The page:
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Am Fam Physician. 2005;71(11):2187-2188

Galantamine is an acetylcholinesterase inhibitor used for the treatment of Alzheimer’s disease. Considerable emphasis has been placed on the study of cognitive abilities in response to dementia treatment. Functional assessment, however, also is important in determining whether and to what extent patients with dementia can perform activities of daily living (ADL). Galasko and colleagues examined the effect of galantamine on ADL in patients with dementia.

The analysis draws on a double-blind, placebo-controlled trial of galantamine, targeting outpatients with a history of cognitive decline. After a run-in period, patients were randomized to treatment with placebo or galantamine in increasingly higher dosages over the study period. Because the lowest dosage (8 mg per day) of galantamine was suboptimal, it was not included in the current analysis. The authors focused on 659 patients who completed the five-month trial of galantamine in a dosage of 16 or 24 mg per day or placebo. The primary outcome measure was performance on the AD Cooperative Study ADL Inventory. A subsidiary analysis focused on patients’ ability to maintain independence in ADL. Three other inventories also were used, in part to stratify patients according to dementia severity.

Patients taking galantamine had better overall ADL scores than the placebo group at the end of the study period. Patients with more severe dementia at baseline had greater improvement with galantamine, whereas there were no statistically significant differences among groups in patients with milder dementia. All patients taking galantamine were able to maintain their level of ADL, whereas patients taking placebo declined from their baseline ADL. Galantamine had a beneficial effect on ADL and instrumental ADL. Patients receiving galantamine were able to preserve independence in approximately one ADL over the five-month study compared with those receiving placebo.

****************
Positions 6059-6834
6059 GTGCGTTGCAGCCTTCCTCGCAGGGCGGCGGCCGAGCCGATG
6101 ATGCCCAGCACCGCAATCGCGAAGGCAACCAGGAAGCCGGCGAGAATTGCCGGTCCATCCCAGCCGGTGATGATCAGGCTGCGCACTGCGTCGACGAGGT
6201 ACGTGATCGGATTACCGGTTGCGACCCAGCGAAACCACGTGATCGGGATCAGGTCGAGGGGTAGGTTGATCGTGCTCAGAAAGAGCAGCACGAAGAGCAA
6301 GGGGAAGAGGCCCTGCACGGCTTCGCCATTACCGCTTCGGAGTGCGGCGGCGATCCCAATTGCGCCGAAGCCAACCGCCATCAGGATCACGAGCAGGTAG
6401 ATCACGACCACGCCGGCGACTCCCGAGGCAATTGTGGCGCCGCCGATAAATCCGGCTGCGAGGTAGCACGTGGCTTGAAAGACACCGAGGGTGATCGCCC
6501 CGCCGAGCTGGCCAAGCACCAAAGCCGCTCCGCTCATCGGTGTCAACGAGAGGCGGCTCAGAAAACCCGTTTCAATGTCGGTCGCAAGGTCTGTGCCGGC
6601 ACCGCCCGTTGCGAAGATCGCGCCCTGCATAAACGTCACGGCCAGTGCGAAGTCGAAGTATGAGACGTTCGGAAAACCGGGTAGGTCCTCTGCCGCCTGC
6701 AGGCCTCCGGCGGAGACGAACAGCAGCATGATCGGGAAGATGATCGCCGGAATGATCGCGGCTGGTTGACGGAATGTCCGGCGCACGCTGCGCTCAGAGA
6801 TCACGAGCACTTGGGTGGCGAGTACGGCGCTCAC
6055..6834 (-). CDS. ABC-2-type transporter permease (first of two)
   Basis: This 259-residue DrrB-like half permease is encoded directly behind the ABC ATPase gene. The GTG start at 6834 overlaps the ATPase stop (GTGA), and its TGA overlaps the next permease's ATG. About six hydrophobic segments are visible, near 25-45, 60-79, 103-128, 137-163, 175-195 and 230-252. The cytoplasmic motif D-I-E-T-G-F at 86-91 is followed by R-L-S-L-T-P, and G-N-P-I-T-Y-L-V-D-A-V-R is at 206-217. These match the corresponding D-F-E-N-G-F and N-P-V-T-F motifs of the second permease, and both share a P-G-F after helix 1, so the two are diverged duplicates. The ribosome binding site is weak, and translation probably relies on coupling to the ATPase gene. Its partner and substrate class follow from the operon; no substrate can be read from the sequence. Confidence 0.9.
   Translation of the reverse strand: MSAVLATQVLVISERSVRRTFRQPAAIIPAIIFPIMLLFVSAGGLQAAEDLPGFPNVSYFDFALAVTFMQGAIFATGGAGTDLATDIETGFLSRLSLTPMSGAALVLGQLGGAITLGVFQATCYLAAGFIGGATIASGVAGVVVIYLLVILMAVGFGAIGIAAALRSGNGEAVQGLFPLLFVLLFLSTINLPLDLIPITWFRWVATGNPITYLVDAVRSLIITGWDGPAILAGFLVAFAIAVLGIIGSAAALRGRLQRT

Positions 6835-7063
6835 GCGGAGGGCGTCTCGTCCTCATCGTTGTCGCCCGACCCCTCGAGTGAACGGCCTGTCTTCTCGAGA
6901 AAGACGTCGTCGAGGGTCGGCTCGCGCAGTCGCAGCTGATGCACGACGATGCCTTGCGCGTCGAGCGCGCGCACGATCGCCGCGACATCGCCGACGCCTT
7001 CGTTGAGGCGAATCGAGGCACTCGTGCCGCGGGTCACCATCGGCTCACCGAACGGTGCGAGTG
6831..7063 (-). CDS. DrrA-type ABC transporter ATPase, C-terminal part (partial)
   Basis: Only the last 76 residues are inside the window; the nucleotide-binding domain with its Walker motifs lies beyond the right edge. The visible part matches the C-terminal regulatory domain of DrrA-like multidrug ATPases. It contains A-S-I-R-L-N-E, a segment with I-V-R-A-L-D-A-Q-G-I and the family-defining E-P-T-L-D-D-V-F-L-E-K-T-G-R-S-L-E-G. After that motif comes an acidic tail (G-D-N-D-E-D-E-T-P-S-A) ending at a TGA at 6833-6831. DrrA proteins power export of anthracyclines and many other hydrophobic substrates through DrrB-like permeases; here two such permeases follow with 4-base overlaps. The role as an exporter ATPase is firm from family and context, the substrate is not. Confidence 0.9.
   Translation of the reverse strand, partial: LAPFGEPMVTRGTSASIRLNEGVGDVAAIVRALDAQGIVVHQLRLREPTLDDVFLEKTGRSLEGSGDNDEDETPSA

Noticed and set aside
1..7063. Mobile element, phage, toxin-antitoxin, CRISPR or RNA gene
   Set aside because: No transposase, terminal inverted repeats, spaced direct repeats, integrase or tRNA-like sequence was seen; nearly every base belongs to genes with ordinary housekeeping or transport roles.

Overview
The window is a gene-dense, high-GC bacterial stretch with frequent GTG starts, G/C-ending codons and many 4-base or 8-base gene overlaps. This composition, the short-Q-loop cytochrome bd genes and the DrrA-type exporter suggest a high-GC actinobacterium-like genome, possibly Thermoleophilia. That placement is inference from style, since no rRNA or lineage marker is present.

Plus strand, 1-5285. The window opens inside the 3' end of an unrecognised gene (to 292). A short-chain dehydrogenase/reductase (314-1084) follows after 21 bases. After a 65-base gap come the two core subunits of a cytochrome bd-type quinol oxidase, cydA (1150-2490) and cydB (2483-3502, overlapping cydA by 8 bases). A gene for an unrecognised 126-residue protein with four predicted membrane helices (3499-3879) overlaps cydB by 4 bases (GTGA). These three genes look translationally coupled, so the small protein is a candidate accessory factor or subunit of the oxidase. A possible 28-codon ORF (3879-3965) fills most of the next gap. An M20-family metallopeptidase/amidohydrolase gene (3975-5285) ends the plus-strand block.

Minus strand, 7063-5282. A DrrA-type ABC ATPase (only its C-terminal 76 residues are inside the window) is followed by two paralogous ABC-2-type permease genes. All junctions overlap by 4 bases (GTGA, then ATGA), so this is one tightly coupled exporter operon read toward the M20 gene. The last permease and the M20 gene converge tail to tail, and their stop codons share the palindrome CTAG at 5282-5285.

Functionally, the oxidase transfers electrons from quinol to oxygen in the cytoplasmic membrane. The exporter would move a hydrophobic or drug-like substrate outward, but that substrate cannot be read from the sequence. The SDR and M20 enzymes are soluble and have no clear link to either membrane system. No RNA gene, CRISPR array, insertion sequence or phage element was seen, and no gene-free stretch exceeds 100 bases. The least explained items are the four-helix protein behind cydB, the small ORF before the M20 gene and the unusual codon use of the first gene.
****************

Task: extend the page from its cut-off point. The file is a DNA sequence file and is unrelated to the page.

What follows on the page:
Patients receiving galantamine over five months were able to maintain or improve their ADL, whereas patients receiving placebo declined. Patients with severe dementia showed statistically significant differences in preservation of ADL, as opposed to the merely numerical differences that held for all cognitive levels. This greater benefit of galantamine in the severely demented can be explained by the fact that patients with more severe dementia tend to have more rapid declines than patients with mild disease. ADL are a useful measure of caregiver burden and loss of basic ADL predict institutionalization. ADL are likely to represent a different domain of skills than cognitive function, and may have greater real-world relevance.

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